Paolo Sorrentino’s Master class

"The path of a filmmaker is fraught with rejection".



On Sunday, Italian filmmaker Paolo Sorrentino overcame his eternal shyness to tell his story to the audience at the Comédie Odéon. He talked about his filmography, his go-to actor Toni Servillo, football and Naples, his native city.



I realised that conflict is the only thing that stimulates creativity. Peace, on the other hand, damages it. The only advice I would give to anyone who wants to become a filmmaker is to be obsessed with perseverance, because the filmmaking journey is strewn with rejections. There will always be more of them than anything else.



I am often told that my cinema is stylised. However, for me, the story and the rhythm are the most important things in a film. I don't think I have a style, but rather a rhythm that is repeated from film to film. However, it is true that I also choose a story because I feel that it will be visually interesting to adapt.


Paolo Sorrentino Chassignole © Olivier Chassignole


The Consequences of Love was not well received at Cannes. I remember that during the screening, Quentin Tarantino, who chaired the jury, laughed throughout the film. To the extent that we thought we were going to win the Palme d'Or! But he had obviously been laughing for another reason!


I don't know much about politics. I'm not interested in political films. What interests me is the humanity behind these men of power. Sometimes a film is the result of very little: for Il Divo, I was told that Giulio Andreotti closed his eyes when you spoke to him. I thought that was an interesting anecdote I could use to make a film.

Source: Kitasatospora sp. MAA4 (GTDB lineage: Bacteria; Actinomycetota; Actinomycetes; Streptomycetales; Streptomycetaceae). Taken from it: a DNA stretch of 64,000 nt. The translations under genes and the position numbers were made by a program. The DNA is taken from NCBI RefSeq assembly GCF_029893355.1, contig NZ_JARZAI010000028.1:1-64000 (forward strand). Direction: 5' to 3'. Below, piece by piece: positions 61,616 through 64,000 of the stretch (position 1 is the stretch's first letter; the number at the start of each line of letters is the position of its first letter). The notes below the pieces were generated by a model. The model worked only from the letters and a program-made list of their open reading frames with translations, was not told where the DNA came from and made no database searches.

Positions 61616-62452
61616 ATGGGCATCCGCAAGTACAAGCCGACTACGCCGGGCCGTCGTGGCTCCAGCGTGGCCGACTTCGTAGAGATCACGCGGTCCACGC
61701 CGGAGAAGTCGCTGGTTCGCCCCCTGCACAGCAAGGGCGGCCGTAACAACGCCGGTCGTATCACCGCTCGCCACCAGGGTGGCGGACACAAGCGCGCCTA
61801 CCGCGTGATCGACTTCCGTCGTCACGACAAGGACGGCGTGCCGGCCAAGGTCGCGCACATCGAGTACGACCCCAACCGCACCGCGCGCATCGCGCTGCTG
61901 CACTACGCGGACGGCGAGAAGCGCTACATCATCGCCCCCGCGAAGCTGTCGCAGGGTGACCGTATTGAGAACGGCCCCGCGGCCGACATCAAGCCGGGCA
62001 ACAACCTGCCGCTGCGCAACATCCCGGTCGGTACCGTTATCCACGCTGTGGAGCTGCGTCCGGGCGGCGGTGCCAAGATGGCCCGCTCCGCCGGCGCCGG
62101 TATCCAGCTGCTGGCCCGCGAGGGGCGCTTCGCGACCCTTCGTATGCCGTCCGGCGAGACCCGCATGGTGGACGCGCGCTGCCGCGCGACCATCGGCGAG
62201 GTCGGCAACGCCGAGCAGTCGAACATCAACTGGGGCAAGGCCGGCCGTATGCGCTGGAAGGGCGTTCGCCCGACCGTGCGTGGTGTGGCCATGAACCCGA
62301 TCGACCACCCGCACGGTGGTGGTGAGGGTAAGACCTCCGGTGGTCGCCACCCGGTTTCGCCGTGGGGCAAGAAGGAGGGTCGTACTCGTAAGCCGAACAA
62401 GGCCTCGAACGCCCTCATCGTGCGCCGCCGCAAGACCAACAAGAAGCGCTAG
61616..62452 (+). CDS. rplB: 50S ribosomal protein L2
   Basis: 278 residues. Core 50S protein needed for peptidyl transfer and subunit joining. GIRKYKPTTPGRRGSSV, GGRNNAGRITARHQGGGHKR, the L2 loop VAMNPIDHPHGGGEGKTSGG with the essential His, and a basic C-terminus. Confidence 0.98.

Il Divo changed everything for me. It's perhaps the only one that makes me proud and has changed my self-confidence. But making The Great Beauty was very entertaining. I welcomed the international recognition of the film with a sense of joy and fear because I had seen many award-winning directors become extremely lazy. This recognition was completely unexpected for me.


Toni and I like to laugh at the same things and the same people. So filming is an opportunity for us to laugh together! We also share a certain unconsciousness. We have always made daring films together, with characters that border on caricatures. Toni is one of the few people who manages to follow choices that are part of my unconscious. In The Hand of God, he plays my father and he literally made up his character, because I couldn't explain to him who my father was. I had never understood him.


Interview by Benoit Pavan


Categories: Lecture Zen